As a young Rangers fan in the modern world, it is important to look back on those that came before you and grew the game to what it is today. These players not only made the team spectacular, but improved the sport of hockey as a whole. Though this ranking is based on my opinion, it is still notable to place respect on the outstanding players of old who inspired the outstanding players of today.
5. Henrik Lundqvist
While it might be considered too early to consider King Hank among the Rangers greats, but he was truly a phenomenon. The Swedish goaltending prodigy is the only goalie in NHL history to have 30 plus wins in each of his first seven seasons. In fact, he would have recorded 30 plus wins every year if it weren’t for a shortened season in 2012. Even then, he still managed to win 24 games.
His cat-like reflexes, focus, and ingenuity made him, arguably, the best active goalie in the game. In his nine years with the Rangers, Henrik has broken Mike Richter’s all-time win record by eight games. His GAA is 0.63 better than Richter, and he holds New York’s all-time shutout record with 50 games. He and Richter are tied with nine playoff shutouts, but Lundqvist overtook him in playoff victories last season, bringing his tally up to 43. The most winning goaltender in Rangers history also holds the NHL record for five consecutive Game 7 wins. His extraordinary statistics and consistent and impressive output place him at number 5 on this list albeit if there was room to move him up, he would be higher.
4. Adam Graves
The Stanley Cup-winning Oiler became a Ranger in 1991 and was a driving force behind the Rangers’ 1993-94 Stanley Cup victory, which broke a 54-year drought. It was his first period goal and second period assist to Mark Messier that would help seal a Game 7 victory for New York.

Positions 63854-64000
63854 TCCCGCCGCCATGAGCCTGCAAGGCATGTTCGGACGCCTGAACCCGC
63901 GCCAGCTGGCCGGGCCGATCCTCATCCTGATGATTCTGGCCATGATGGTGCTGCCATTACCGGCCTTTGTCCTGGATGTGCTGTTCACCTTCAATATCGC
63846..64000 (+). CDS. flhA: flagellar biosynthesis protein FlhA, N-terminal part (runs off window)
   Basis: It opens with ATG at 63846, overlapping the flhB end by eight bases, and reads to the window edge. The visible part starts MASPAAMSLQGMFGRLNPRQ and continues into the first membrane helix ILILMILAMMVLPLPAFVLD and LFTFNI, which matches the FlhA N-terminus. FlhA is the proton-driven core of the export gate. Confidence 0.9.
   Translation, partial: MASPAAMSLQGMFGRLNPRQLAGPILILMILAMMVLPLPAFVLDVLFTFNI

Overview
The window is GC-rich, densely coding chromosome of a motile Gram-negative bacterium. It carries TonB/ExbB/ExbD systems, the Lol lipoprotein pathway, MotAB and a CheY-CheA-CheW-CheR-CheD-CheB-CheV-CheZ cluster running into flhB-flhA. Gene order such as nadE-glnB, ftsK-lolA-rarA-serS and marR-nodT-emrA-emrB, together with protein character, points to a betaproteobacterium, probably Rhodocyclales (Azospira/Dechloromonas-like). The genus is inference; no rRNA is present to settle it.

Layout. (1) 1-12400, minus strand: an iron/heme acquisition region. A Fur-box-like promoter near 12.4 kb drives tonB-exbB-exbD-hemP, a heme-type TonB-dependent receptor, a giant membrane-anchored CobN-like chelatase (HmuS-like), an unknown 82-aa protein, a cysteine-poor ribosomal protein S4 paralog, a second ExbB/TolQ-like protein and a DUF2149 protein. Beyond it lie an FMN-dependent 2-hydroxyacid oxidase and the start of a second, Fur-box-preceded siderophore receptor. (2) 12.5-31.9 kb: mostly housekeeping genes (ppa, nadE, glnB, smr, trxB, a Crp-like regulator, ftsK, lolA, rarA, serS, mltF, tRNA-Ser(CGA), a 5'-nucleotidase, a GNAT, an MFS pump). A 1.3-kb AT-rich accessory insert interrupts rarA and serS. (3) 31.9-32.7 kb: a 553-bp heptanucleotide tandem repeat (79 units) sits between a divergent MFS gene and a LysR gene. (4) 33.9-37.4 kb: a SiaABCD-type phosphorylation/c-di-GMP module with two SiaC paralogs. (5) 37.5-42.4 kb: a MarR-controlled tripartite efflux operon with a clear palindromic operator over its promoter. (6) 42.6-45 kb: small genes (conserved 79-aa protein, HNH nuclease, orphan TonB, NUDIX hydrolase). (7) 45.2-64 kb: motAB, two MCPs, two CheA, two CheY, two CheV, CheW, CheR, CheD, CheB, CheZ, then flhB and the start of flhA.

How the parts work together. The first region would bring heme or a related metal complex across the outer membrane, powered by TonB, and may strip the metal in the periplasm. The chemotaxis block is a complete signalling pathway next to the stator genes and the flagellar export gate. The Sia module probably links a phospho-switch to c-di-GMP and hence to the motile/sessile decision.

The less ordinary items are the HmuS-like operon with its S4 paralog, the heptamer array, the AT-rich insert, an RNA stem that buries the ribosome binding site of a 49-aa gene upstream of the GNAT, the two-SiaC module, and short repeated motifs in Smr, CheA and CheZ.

That season he would set a then-Rangers record for single season goals with 52 and make his only All-Star appearance. Graves’ grit and grinding style of play made him a fan favorite and places him at number 4 on this list.
3. Mike Richter
The real list begins with Stanley Cup-winning goalie Mike Richter. One of the best American goaltenders of all time began his tenure as the Rangers’ starting goalie with a fantastic first impression. When ex-Rangers goalie John Vanbiesbrouck was traded to the Canucks before the 1993-4 season, Richter stepped in, and over the course of that first season as a starter, he won 42 games, had a save percentage of .910 and posted a career-low 2.57 goals-against average.
That season he was named MVP of the All-Star Game in addition to setting a Rangers record for wins and shutouts in a playoff season with 16 and four, respectively. And to put the cherry on top, he went on to help the Rangers defeat Vancouver in seven games to win their fourth Stanley Cup. In only his first year as a starter.
When Richter retired in 2003, he held the Rangers’ goalkeeping records for wins (301) and games played (666). His 24 shutouts rank as fifth all-time among Rangers goalies, and in 2004 he became the third player in Rangers history to have his number retired. These achievements place him at number 3 on this list.
2. Mark Messier
Mark Messier, or ‘The Messiah’, as Rangers fans fondly dubbed him, is widely regarded to be one of the best players to ever play the game. He’s second all-time in regular-season points with 1,887. Behind only the Great One, Wayne Gretzky, and Jaromir Jagr, of course.